The Price

In case it has escaped your attention, there is an ever-increasing clampdown on rights and freedoms that is being touted as necessary in order to safeguard us all against malevolent terrorist plots against our lives. Don’t get me wrong — I fully understand how urgently we need the protection of a full-blown police state. After all, the possibility of dying at the hands of an act of terrorist violence in the western world now slightly exceeds the chances of being killed by a falling coconut or gored by a wild pig. If it’s a matter of protecting my well-being as I walk down the street to go to lunch at McDonald’s, or to buy my cigarettes at 7-11, I would gladly accept the probability of being truncheoned about the head and shoulders if I should forgetfully show up with a tube of toothpaste within a mile of the airport.

The problem is, I have a horrible feeling that I’m going to find myself increasingly on the wrong side of this clampdown. Strangely enough, throughout my life, I have found myself running afoul of minor authority figures, such as school prefects, librarians, by-law enforcement officers, the fraud squad, emergency response teams, and the like. Although I do not personally have any sort of a grudge against fascist wankers who want to curtail my personal freedoms (and in fact, I have a great deal of respect for the important role that such personages play in maintaining order within our society), I am sometimes perceived as having a rebellious or contrarian nature.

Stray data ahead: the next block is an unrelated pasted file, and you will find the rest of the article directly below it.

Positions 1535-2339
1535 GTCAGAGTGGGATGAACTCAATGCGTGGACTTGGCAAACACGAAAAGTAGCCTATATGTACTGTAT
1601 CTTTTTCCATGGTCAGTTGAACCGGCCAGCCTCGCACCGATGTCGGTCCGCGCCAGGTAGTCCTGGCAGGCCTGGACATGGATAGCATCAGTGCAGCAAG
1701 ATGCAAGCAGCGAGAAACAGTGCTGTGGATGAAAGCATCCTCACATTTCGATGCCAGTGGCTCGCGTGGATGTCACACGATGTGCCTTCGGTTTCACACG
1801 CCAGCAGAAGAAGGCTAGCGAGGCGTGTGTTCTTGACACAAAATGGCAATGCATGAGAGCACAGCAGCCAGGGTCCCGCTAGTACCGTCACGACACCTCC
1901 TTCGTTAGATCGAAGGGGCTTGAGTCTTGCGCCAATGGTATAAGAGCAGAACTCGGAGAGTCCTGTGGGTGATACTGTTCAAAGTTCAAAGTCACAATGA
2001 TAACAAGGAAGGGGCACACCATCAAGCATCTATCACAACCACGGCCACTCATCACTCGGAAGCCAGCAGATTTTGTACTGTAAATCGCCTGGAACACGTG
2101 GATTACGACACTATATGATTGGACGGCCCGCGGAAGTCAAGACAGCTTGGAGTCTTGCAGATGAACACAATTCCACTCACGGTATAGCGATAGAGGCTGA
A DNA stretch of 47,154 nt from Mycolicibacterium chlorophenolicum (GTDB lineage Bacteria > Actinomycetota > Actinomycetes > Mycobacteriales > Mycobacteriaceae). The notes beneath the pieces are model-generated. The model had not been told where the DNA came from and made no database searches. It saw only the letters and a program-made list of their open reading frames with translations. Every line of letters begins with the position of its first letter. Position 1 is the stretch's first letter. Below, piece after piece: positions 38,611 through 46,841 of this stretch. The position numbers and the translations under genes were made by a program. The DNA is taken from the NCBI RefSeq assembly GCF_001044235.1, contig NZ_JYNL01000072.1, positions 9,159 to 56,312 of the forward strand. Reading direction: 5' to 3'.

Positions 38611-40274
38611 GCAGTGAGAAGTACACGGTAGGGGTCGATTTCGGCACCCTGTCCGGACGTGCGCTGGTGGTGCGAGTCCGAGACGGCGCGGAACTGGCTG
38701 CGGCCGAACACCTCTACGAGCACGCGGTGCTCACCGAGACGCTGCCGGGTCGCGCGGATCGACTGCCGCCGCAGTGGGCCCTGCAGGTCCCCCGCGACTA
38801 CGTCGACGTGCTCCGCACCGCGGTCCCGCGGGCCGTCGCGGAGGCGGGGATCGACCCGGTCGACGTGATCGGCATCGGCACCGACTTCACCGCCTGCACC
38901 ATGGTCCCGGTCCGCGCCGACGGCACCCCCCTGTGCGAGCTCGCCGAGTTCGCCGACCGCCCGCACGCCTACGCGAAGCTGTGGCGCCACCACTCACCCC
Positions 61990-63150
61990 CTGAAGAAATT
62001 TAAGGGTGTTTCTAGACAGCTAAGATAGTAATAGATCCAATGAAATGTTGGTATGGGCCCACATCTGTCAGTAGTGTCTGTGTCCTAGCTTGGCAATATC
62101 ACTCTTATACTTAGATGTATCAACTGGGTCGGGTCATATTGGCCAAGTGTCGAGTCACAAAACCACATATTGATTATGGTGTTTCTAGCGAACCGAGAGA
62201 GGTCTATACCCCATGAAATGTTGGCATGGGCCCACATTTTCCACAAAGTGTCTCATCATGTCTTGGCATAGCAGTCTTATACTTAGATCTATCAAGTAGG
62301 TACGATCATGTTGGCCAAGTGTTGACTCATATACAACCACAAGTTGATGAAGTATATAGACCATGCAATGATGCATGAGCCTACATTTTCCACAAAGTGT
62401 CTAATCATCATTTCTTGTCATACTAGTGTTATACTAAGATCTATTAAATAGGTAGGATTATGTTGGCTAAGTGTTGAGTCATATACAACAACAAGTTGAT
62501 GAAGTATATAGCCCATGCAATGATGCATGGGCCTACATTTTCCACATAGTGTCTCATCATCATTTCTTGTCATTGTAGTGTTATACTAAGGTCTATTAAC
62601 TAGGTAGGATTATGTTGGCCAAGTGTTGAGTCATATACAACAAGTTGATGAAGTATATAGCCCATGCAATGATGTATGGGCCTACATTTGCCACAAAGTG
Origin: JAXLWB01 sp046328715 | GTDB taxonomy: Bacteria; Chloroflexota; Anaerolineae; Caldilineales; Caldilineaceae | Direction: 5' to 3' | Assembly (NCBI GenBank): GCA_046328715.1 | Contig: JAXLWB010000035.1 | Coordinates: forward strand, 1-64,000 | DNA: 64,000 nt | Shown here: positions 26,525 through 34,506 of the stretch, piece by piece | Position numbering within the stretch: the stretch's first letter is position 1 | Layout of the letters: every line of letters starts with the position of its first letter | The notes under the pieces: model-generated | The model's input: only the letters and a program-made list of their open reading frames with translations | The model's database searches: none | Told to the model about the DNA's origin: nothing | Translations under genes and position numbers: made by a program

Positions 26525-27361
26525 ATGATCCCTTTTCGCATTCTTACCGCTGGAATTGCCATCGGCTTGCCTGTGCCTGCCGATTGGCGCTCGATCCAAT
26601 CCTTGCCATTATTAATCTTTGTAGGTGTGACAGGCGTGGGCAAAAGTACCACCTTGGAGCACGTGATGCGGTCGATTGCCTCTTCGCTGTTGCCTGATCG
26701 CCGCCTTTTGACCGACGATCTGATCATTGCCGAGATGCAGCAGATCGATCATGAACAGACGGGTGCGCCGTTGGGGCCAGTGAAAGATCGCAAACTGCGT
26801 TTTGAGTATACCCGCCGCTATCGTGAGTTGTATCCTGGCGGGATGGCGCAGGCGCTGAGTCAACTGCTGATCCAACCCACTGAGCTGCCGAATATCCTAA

Recognizing this perceived (but unfounded) lack of respect on my part for authority figures, I have come to the conclusion that I must take extra care to be an upstanding citizen, a ramrod-straight pillar of society. From this point on, I will no longer indulge in acts of public celebration or frivolity. I will not attend protest rallies or block parties. When confronted by police and soldiers, I will speak when spoken to. I will not raise my voice or spout unorthodox political views. I will keep my lawn neatly trimmed and my opinions to myself. I will not ask awkward or embarrassing questions of the powers that be. I will keep a list of names of the people I know who engage in suspicious activities. I will walk with my head down and avoid direct eye contact with others.

It’s the price that must be paid for liberty.

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